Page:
San Diego Latest to Support California's Anti-Sanctuary State Movement


Another California city is fighting back against the state’s sanctuary state law. On Tuesday, San Diego County’s Board of Supervisors voted to file a court briefing siding with the Trump administration’s lawsuit against California’s sanctuary state status, KSWB reported.

“Public safety is our number one priority,” San Diego Board Supervisor Kristin Gaspar said. “Here in San Diego it’s important to note how our law enforcement’s hands are being tied by SB 54.”

The county’s all-Republican board of supervisors voted 3-1 in favor of the county filing an amicus brief in support of the Justice Department’s suit.

The suit challenges Senate Bill 54, or the “California Values Act,” which mandates a limit of cooperation between local law enforcement and federal immigration authorities.

The county’s decision follows supervisors of Orange County, the third-most-populous county in the state, who voted last month to join the federal government’s suit.

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“We’re sending a clear message to Governor Brown,” Gaspar told the hosts of “Fox & Friends First” on Tuesday. “Enough is enough. He needs to follow the Constitution. He can’t attempt to undermine federal immigration laws by implementing local state laws that are having devastating impacts on the San Diego community that shares a border with Mexico.”

“Here in San Diego we experience the impacts of human trafficking, weapons trafficking and drug trafficking across our border,” she continued. “And Governor Brown’s policies are undermining public safety in San Diego and it’s not right. And we’re standing up against it.”

President Trump responded to the county’s decision early Wednesday morning.

“There is a Revolution going on in California. Soooo many Sanctuary areas want OUT of this ridiculous, crime infested & breeding concept,” Trump tweeted. “Jerry Brown is trying to back out of the National Guard at the Border, but the people of the State are not happy. Want security & Safety NOW!”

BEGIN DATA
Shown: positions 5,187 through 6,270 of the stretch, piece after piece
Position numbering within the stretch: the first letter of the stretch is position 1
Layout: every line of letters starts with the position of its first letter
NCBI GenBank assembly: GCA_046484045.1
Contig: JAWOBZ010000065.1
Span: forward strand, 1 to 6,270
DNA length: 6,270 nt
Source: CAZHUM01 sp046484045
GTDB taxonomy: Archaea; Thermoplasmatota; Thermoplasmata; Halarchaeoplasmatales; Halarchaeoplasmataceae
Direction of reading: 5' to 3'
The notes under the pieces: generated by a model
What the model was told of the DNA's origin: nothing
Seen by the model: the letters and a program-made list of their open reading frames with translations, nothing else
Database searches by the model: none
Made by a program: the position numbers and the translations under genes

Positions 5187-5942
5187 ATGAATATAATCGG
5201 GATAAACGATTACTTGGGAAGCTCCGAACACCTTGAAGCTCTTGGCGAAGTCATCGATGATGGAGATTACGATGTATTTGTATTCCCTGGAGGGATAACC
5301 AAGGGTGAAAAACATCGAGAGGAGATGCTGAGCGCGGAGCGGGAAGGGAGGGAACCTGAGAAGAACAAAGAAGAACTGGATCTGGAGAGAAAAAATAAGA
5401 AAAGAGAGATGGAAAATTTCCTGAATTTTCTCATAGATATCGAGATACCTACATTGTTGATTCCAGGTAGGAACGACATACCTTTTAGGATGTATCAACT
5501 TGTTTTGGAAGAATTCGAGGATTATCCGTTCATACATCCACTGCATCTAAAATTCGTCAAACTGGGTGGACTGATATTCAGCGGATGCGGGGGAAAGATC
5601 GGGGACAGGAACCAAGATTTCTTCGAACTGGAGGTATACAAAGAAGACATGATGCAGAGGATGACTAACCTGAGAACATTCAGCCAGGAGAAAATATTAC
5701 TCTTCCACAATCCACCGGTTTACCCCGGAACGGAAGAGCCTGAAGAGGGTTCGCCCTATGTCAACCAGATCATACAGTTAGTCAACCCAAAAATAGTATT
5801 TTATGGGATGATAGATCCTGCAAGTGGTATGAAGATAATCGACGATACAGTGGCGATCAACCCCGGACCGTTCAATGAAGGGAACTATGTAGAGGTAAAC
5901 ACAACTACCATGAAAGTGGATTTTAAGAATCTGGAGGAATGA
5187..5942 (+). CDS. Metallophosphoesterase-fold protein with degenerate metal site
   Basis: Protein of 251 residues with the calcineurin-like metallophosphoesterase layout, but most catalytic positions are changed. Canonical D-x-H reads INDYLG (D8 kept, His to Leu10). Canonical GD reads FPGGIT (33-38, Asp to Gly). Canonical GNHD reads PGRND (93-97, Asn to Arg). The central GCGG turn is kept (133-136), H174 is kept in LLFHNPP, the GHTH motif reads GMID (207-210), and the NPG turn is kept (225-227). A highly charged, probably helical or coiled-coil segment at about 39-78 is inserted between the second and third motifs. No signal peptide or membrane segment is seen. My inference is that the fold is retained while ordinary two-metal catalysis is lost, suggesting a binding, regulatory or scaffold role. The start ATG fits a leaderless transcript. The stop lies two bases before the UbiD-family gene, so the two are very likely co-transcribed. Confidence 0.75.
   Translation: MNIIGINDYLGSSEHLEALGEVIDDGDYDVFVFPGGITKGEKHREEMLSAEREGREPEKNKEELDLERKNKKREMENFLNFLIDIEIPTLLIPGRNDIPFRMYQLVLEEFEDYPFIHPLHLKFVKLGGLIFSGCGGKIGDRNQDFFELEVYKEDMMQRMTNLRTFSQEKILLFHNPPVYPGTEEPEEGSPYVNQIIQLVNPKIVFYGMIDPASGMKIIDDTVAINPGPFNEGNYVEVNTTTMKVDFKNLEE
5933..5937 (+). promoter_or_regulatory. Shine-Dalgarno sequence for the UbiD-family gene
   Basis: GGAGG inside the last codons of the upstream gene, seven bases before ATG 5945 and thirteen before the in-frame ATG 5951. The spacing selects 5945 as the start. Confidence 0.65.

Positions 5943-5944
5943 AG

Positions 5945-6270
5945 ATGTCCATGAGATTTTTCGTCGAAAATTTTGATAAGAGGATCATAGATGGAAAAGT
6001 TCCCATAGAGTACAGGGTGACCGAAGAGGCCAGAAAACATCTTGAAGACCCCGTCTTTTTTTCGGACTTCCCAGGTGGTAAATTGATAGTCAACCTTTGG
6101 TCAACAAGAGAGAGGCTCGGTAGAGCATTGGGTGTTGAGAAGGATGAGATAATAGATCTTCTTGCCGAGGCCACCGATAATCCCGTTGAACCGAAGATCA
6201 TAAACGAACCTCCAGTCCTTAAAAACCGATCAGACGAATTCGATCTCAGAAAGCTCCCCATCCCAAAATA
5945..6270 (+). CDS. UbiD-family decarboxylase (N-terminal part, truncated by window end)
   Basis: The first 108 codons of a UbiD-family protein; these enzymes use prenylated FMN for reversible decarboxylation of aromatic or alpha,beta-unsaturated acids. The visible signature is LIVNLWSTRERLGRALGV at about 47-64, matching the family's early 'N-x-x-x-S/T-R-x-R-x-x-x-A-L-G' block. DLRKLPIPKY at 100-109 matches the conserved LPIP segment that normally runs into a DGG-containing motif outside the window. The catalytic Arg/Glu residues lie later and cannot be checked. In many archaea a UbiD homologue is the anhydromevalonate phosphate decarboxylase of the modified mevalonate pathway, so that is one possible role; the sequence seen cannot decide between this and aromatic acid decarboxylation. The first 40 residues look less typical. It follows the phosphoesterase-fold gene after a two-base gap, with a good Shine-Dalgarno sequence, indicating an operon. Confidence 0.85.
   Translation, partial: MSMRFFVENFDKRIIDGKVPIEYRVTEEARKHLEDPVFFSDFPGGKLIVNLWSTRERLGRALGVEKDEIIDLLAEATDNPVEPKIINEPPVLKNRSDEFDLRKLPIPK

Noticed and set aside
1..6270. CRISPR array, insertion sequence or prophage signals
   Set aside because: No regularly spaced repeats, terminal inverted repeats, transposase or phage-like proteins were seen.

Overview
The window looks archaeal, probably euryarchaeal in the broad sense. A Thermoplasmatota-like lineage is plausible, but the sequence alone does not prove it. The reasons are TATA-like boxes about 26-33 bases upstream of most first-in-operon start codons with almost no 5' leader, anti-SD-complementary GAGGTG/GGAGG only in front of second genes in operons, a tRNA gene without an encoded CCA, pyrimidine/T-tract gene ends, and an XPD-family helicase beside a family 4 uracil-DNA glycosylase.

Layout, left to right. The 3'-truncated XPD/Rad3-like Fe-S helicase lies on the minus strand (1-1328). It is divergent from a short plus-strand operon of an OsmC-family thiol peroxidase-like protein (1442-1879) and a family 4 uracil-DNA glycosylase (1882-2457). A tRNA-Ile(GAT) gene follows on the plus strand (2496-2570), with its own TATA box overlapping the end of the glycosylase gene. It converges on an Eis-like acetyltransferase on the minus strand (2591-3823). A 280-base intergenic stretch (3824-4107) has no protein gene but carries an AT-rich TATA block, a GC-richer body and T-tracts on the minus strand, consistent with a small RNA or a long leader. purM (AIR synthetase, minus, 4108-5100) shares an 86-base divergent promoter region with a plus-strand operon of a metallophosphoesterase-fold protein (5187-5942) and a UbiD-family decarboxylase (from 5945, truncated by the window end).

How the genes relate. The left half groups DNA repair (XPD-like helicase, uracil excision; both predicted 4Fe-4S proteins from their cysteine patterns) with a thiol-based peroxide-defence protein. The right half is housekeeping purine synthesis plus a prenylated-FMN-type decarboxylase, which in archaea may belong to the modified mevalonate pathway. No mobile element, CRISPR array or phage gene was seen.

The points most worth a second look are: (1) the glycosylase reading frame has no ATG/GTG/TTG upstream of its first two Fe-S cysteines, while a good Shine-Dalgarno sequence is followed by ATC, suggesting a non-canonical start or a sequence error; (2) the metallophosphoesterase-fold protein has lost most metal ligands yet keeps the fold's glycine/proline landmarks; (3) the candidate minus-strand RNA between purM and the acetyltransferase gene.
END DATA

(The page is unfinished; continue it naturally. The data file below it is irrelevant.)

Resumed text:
Brown is currently at odds with President Trump over the Department of Homeland’s Security’s request that border states send 2,000 to 4,000 National Guard troops to the southern border.

Brown initially agreed to send troops in exchange for federal funding, but made clear he will not allow the guard members to enforce federal immigration laws.

The governor also claimed the issue is being exploited by Republicans for political reasons.

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“The Republican Party has this little, narrow group of…people that think that somehow they’re going to get elected” on the issue, Brown said. “It’s an inflammatory football that very low-life politicians are trying to exploit.”

California’s East County Congressman Duncan D. Hunter called the board’s action “the very definition of leadership.”

“In standing up against the irresponsible actions by the State of California, our county supervisors who supported this action clearly demonstrated that their priorities are protecting those of us in San Diego County and not about politics,” he said in a statement from Washington.

“The fact of the matter is, when state and local law enforcement agencies outright refuse to share information to federal officials regarding criminal activity, our communities are unsafe and the rule of law is undermined. It’s not complicated.”

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Rebekah Baker is the former deputy managing editor of The Western Journal.
Rebekah Baker is the former deputy managing editor of The Western Journal. She graduated from Grove City College with a Bachelor of Arts in Political Science. She has written hundreds of articles on topics like the sanctity of life, free speech and freedom of religion.
Bachelor of Arts in Political Science
Phoenix, Arizona
Languages Spoken
Topics of Expertise
Politics, Faith